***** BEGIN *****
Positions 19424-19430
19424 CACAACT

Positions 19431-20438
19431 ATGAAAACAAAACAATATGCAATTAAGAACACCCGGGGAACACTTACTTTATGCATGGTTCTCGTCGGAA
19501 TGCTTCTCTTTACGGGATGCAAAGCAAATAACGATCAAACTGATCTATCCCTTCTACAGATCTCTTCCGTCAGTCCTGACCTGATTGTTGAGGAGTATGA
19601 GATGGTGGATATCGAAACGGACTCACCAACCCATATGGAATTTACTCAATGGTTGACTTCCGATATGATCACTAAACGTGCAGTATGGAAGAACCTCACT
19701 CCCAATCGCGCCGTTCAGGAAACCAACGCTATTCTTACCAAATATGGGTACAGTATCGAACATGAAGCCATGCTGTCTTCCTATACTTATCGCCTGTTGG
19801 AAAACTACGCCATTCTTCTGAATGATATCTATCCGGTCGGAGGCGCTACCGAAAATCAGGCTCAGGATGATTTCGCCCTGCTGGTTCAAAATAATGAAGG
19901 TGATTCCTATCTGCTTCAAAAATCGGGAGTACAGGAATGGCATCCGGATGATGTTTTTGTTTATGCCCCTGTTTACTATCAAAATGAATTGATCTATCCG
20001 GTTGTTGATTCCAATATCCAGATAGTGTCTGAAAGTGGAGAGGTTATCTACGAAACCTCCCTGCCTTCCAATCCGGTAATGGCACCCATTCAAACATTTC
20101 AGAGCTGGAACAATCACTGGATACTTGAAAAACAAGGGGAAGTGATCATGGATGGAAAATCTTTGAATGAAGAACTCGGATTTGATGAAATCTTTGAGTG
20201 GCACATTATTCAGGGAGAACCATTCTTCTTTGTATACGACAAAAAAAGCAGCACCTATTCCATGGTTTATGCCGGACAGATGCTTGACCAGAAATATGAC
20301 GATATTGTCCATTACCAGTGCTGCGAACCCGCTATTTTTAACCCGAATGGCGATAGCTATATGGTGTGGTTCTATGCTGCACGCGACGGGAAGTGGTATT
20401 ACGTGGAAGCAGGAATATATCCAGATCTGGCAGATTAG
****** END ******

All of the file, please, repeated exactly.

Positions 19424-19430
19424 CACAACT

Positions 19431-20438
19431 ATGAAAACAAAACAATATGCAATTAAGAACACCCGGGGAACACTTACTTTATGCATGGTTCTCGTCGGAA
19501 TGCTTCTCTTTACGGGATGCAAAGCAAATAACGATCAAACTGATCTATCCCTTCTACAGATCTCTTCCGTCAGTCCTGACCTGATTGTTGAGGAGTATGA
19601 GATGGTGGATATCGAAACGGACTCACCAACCCATATGGAATTTACTCAATGGTTGACTTCCGATATGATCACTAAACGTGCAGTATGGAAGAACCTCACT
19701 CCCAATCGCGCCGTTCAGGAAACCAACGCTATTCTTACCAAATATGGGTACAGTATCGAACATGAAGCCATGCTGTCTTCCTATACTTATCGCCTGTTGG
19801 AAAACTACGCCATTCTTCTGAATGATATCTATCCGGTCGGAGGCGCTACCGAAAATCAGGCTCAGGATGATTTCGCCCTGCTGGTTCAAAATAATGAAGG
19901 TGATTCCTATCTGCTTCAAAAATCGGGAGTACAGGAATGGCATCCGGATGATGTTTTTGTTTATGCCCCTGTTTACTATCAAAATGAATTGATCTATCCG
20001 GTTGTTGATTCCAATATCCAGATAGTGTCTGAAAGTGGAGAGGTTATCTACGAAACCTCCCTGCCTTCCAATCCGGTAATGGCACCCATTCAAACATTTC
20101 AGAGCTGGAACAATCACTGGATACTTGAAAAACAAGGGGAAGTGATCATGGATGGAAAATCTTTGAATGAAGAACTCGGATTTGATGAAATCTTTGAGTG
20201 GCACATTATTCAGGGAGAACCATTCTTCTTTGTATACGACAAAAAAAGCAGCACCTATTCCATGGTTTATGCCGGACAGATGCTTGACCAGAAATATGAC
20301 GATATTGTCCATTACCAGTGCTGCGAACCCGCTATTTTTAACCCGAATGGCGATAGCTATATGGTGTGGTTCTATGCTGCACGCGACGGGAAGTGGTATT
20401 ACGTGGAAGCAGGAATATATCCAGATCTGGCAGATTAG